The pipe-smoking, Bhagavad Gita-quoting, McCarthy-defying figure of J. Robert Oppenheimer occupies a place in the popular mythography of physics dwarfed only by the likes of Einstein and Stephen Hawking. Carson Kreitzer’s play, currently at the Next Theatre, sets out to disturb our view of the man behind the Manhattan Project. Foregrounding more obscure aspects of Oppenheimer’s biography, like his complicated romantic attachments and anxiety over his Judaism and tailor father, “Love Song” traces out the mosaic of this exemplary twentieth-century life, but ends up more studied than inhabited. David Cromer’s Oppenheimer remains mannered and remote, a cipher to his wife, himself, and us. And the vaudeville antics of Oppenheimer’s supporting scientists feel forced, a familiar solution to the problem of dramatizing the play’s intellectual heavy lifting. The revelation in this production is Wendy Robie’s astonishing performance as Lilith (that’s right, Lilith as in Adam’s legendary first bride). Hissing and spitting her lyrical visions of apocalypse, Lilith haunts the play’s action from the rafters. Her charged debates with Oppenheimer bring to a fiery life a play that otherwise remains, like its central character, an intricate and mandarin puzzle. (John Beer)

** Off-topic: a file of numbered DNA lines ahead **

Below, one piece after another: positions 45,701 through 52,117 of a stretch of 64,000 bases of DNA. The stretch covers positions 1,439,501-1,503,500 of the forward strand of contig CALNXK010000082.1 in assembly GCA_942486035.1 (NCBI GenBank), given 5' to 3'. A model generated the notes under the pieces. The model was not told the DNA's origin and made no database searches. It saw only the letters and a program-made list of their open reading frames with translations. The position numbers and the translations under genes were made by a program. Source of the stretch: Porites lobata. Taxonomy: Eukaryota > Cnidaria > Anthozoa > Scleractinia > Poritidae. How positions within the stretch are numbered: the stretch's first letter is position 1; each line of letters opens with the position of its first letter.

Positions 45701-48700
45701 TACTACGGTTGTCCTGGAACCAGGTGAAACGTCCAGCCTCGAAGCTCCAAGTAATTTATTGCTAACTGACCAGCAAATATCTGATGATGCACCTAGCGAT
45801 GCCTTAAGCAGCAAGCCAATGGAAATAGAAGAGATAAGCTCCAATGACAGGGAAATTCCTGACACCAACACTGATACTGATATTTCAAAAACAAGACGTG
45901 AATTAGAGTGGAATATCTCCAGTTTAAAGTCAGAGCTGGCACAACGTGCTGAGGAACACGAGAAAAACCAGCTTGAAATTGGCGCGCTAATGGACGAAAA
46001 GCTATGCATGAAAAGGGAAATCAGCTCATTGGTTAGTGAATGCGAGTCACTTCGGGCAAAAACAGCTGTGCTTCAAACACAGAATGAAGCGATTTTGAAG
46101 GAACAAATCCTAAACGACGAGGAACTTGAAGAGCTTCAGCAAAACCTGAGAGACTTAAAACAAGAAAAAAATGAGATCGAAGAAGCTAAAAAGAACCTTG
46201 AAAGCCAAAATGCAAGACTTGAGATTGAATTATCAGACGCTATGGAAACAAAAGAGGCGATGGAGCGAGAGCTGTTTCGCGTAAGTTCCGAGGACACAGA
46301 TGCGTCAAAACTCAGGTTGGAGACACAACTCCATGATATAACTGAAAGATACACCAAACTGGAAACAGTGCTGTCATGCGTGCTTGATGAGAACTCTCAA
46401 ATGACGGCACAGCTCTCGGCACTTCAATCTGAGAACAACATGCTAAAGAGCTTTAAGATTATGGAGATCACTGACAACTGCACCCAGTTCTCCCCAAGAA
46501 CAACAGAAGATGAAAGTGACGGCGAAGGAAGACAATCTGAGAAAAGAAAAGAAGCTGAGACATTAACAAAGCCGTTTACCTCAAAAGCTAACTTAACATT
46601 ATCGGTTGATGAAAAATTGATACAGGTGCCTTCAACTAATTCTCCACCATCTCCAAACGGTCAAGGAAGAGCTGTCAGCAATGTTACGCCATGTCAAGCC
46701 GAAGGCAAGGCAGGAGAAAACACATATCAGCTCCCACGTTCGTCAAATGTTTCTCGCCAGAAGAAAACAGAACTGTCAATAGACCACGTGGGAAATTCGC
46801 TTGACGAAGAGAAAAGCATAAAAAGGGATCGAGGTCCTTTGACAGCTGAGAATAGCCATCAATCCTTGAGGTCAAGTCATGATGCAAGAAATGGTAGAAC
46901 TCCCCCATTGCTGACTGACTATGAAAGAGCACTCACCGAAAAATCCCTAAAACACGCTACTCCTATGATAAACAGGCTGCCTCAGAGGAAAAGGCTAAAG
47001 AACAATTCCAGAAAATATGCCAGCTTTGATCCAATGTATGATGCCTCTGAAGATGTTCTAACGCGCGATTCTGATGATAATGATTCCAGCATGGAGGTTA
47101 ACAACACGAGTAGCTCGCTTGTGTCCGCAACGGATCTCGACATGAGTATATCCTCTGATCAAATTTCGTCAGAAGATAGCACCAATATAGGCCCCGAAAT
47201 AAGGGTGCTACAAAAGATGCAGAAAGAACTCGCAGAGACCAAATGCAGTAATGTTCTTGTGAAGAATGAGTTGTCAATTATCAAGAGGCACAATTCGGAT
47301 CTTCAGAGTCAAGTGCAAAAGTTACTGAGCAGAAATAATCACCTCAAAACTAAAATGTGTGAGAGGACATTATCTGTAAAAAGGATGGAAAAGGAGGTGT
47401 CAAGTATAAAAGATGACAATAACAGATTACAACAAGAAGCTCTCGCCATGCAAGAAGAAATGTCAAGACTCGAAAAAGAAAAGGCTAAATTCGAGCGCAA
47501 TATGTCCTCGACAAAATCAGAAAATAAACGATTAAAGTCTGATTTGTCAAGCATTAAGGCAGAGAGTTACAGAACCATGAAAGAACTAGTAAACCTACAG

This production is now closed.